Wednesday, 1 July 2009

Confound expectations!

Back when I wrote the Teenage Mutant Ninja Turtle books, a schoolteacher friend asked me to come in and talk to her pupils. (It was Leo’s sister Lucy as a matter of fact, but that’s just one of those Lost-style coincidences.) One class after another, the whole school dutifully sat and listened to me talk about the books, and then they all filed up with their exercise books and asked the same question:

“Will you draw me a picture?”

I know, I know - writing ain’t as sexy as drawing. But even though I always loved comics and was an absolute
otaku when it came to the great Silver Age artists, the writing was what I set my heart on doing. (And listen, Richard Starkings always wanted to be a letterer, so I’m not that weird, okay?)

Most people think writing is just making up the words, but the
words are the tiniest part of it. Before that, there’s coming up with the story. And when you have the story (which is the second tiniest part) you get to the real job, which is to make it entertaining.

Ninety percent of writing is pure instinct. You rarely have exactly the same problem to solve twice. That’s what makes it rewarding and very, very lonely.
Graham Greene said that “a writer is one who knows the long despair of doing nothing well.” A bit of a tortured genius, our Graham, but he hit the nail on the head with that one. After twenty-five years of doing this for a living, I’m still flying by the seat of my pants.

Ten percent is craft, though, and that can be taught. Which is why, from time to time, I do these little posts on writing technique - just in case you’re in that almost-crazy zone between the guy who wants to be the artist (that’s lead guitar) and the freak who enjoys lettering (I guess he’s the drummer).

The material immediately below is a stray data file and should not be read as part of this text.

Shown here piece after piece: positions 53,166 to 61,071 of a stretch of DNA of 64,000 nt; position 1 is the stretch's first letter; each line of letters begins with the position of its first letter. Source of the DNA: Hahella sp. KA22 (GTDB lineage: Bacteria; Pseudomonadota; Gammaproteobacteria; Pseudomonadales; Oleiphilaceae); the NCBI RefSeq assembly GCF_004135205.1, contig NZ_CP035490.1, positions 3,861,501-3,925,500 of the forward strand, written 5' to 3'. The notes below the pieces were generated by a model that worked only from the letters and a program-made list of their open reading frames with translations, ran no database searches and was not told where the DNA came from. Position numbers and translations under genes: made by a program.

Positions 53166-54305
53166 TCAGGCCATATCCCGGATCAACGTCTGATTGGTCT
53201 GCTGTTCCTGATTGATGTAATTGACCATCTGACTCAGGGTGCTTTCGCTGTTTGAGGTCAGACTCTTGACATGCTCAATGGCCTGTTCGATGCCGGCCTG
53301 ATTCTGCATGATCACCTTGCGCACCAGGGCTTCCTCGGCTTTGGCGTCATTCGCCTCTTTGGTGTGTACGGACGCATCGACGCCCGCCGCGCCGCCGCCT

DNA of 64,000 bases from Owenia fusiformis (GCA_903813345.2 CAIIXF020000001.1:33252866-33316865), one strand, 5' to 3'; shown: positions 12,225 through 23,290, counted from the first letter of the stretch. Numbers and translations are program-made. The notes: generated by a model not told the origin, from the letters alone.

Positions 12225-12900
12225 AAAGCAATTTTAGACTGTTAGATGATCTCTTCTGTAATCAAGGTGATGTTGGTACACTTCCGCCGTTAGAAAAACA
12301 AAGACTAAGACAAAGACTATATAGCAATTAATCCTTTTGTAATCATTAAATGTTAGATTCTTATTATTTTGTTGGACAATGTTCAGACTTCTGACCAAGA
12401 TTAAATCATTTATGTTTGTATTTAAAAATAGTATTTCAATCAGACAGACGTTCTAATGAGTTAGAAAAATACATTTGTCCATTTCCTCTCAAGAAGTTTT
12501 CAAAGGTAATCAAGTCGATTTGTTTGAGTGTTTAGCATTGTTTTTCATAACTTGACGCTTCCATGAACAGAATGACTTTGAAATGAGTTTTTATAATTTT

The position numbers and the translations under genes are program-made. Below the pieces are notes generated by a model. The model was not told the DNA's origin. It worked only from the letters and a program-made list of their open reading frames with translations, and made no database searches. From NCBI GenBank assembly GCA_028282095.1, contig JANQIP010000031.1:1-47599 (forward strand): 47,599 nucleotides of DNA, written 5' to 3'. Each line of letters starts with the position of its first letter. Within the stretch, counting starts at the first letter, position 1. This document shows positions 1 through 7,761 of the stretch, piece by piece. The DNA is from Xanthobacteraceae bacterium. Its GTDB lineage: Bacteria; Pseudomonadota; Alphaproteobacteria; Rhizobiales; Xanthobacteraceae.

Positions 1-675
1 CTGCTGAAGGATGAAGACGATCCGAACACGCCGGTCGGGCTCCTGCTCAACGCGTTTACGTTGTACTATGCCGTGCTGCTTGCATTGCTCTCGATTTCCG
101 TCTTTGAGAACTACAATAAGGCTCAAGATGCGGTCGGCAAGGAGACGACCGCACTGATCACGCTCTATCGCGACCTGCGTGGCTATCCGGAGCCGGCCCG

Okay, today’s writing tip is about the necessity of confounding expectations. What that means is that often you will set up the story so that it needs to go a certain way. And most of the time the reader will be there before you - not just because they’re smart (though they are) but also because you’ve planted all the signs properly. But here’s the rub. If the scene just goes the way you seem to want it to, the reader is going to kick against that. To enjoy the story, they’re having to suspend disbelief, and every predictable moment risks bringing disbelief right back into focus.

Let me give you a couple of examples of how it works. First from
Scotty (Jimmy Stewart) is waiting for Judy to return from her makeover. We expect him to go “Gosh!” the moment she shows up dressed as Madeleine, her hair now dyed blonde, wearing the gray suit he picked out for her, and so on - but something still isn’t quite right. It’s only after he gets her to pin her hair back just the right way that he can finally see her as Madeleine.
And this one from The Last King of Scotland:
Dr Garrigan (James McAvoy) spins a globe and decides he will go wherever his finger lands. Of course, we know he’s going to Uganda. Only that's not where his finger lands. The first time he stops the globe at Canada, but immediately decides that won’t do. He wants adventure. He spins it a second time, and then he gets Uganda.
These scenes both use a kind of narrative sleight of hand to overcome our natural resistance to being spoon-fed a story. While we are concentrating on what we expect to happen, we are not expending our scepticism on any other outcome. So when the scene plays, as it were, out of the magician’s other hand, we are surprised into full acceptance.

Right, so now you can do it at home for fun and profit. Well, for fun anyway.

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